A strike for Bonfire Night

Are public-service strikes ever an abuse of power?

The liberal-minded usually have no problems in spotting abuses of power. And the liberal-minded can usually see straight through the protestations of the abusers.

They can call out the City bankers who abuse the bonus system, regardless of the bankers' charming assurances about the "free market". They can deride the tabloids for their excesses, even when the tabloids loudly invoke "freedom of the press". They can dismiss those justifying misuses of police power, notwithstanding the often alarming claims for the need for "law and order" and "anti-terrorism".

In each of these cases, and in many more, the liberal can simply say: that is an abuse of power, and it matters not how you try to defend it.

However, there seems to be a blind spot for many liberals: unnecessary strikes by public-service unions.

When workers who provide public services go on strike, it is an exercise of power. Of that, there can be no doubt. The question then becomes: what kind of an exercise of power is it?

Any exercise of power can be an abuse of power in certain circumstances. Some may perhaps say that there are no such circumstances: striking public-service workers are beyond criticism. Their unions never abuse their power.

But surely this cannot be a serious proposition. Bosses abuse power; tabloids abuse power; police abuse power. There is no good reason why unions are not capable of abusing their power, too.

So, when is it an abuse of power for public-service workers to go on strike?

There are perhaps two elements.

First, there must be regard to the motivation of the strikers. They may use the language of "health and safety" and "long-term benefits", but it is possible that their motives are primarily selfish and financial. If so, such a motivation necessarily prioritises their personal interests above those whom they serve.

Second, there must be regard to the effects. The adverse impact of strikes by public-service workers is normally most keenly felt not by the strikers – or by their bosses. Nor is it felt by those with resources to circumvent the strike.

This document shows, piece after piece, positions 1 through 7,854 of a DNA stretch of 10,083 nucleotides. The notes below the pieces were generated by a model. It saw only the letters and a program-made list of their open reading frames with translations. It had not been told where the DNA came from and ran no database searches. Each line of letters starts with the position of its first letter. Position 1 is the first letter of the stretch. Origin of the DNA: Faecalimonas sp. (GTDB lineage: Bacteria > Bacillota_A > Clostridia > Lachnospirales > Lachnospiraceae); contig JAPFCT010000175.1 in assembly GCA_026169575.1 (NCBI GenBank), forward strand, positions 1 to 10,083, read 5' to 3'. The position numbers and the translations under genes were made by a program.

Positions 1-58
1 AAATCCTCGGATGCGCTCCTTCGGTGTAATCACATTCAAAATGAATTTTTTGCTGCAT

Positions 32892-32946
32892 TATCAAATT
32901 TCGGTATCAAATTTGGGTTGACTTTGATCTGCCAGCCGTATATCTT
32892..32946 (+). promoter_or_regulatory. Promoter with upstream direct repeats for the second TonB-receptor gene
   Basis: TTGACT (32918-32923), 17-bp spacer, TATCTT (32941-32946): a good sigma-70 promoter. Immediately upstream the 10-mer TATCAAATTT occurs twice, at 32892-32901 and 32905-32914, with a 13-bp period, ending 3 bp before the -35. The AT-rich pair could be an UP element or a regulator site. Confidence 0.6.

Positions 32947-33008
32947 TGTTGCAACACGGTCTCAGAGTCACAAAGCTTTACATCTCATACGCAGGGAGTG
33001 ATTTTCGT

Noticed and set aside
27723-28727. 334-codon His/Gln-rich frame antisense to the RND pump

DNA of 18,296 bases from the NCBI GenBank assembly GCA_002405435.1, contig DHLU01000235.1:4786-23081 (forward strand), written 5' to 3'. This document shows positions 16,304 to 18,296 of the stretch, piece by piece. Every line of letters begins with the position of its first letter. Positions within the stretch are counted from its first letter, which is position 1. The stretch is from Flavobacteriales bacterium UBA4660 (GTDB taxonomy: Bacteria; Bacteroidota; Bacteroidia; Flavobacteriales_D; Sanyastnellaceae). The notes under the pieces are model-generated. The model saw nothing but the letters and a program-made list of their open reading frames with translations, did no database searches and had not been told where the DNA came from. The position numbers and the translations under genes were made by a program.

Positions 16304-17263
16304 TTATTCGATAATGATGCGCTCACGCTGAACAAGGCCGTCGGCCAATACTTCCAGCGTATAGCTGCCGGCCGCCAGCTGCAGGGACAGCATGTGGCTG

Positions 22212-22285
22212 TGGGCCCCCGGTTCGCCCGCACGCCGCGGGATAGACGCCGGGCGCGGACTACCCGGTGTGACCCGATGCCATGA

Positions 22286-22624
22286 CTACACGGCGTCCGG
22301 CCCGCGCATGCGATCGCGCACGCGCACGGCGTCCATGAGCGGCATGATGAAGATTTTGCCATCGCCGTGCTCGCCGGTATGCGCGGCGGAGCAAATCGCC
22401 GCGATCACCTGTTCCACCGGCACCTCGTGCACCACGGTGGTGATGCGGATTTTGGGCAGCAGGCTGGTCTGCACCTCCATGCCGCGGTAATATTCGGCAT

In particular, a strike by transport workers is hardly noticed by those with the luxury of being able to work from home or drive in to work. Instead, the effects hurt those who will not be paid if they do not turn up; those whose bosses will insist the day be taken as holiday; and those who may actually lose their jobs.

The direct and immediate consequence of any strike by public-service workers can arguably be worse for certain vulnerable and impoverished members of society than any George Osborne Budget.

But public-service unions seem to get away with it again and again. And they do so often with the silent complicity of the liberal-minded.

An abuse of power is an abuse of power; and selfish motives are selfish motives.

And so, as the London firefighters' union astonishingly threaten a strike on – of all days – Bonfire Night, the liberal must ask the questions: Is this an abuse of power and, if so, why is it being allowed to happen?

David Allen Green blogs on legal and policy matters for the New Statesman. He has recently been appointed a judge for the 2011 Orwell Prize for blogging, for which he was shortlisted this year.

David Allen Green is legal correspondent of the New Statesman and author of the Jack of Kent blog.

His legal journalism has included popularising the Simon Singh libel case and discrediting the Julian Assange myths about his extradition case.  His uncovering of the Nightjack email hack by the Times was described as "masterly analysis" by Lord Justice Leveson.

David is also a solicitor and was successful in the "Twitterjoketrial" appeal at the High Court.

(Nothing on this blog constitutes legal advice.)

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The deafening killer - why noise will be the next great pollution scandal

A growing body of evidence shows that noise can have serious health impacts too. 

Our cities are being poisoned by a toxin that surrounds us day and night. It eats away at our brains, hurts our hearts, clutches at our sleep, and gnaws at the quality of our daily lives.